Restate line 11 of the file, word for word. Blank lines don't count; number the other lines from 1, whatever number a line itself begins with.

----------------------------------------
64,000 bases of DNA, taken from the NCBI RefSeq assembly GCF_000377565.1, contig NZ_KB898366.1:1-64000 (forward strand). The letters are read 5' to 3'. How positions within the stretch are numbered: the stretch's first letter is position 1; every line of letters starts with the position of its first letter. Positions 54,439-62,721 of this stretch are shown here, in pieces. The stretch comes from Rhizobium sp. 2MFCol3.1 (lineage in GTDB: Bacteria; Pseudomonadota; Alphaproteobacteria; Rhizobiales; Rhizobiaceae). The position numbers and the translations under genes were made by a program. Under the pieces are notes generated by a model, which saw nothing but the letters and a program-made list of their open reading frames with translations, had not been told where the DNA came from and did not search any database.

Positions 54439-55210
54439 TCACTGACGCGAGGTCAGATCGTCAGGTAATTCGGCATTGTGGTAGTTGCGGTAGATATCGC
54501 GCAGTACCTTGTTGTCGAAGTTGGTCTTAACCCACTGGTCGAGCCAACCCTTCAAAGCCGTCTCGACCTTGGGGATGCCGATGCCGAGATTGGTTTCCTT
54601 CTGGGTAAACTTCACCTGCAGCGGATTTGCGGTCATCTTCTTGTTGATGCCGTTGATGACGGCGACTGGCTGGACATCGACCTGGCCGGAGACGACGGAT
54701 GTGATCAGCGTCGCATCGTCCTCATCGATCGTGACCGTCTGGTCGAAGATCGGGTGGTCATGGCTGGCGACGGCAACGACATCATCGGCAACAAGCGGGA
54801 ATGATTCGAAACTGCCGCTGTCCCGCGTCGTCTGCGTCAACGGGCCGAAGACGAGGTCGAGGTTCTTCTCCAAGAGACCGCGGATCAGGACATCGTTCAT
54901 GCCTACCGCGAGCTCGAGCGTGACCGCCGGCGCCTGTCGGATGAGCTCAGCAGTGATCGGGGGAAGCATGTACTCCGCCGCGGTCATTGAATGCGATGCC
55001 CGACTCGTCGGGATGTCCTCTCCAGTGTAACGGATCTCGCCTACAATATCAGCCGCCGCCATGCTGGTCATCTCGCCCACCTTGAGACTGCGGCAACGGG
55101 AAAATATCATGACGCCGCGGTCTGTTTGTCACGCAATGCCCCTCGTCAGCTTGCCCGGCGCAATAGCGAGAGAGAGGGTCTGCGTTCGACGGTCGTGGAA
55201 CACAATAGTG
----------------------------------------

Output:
55201 CACAATAGTG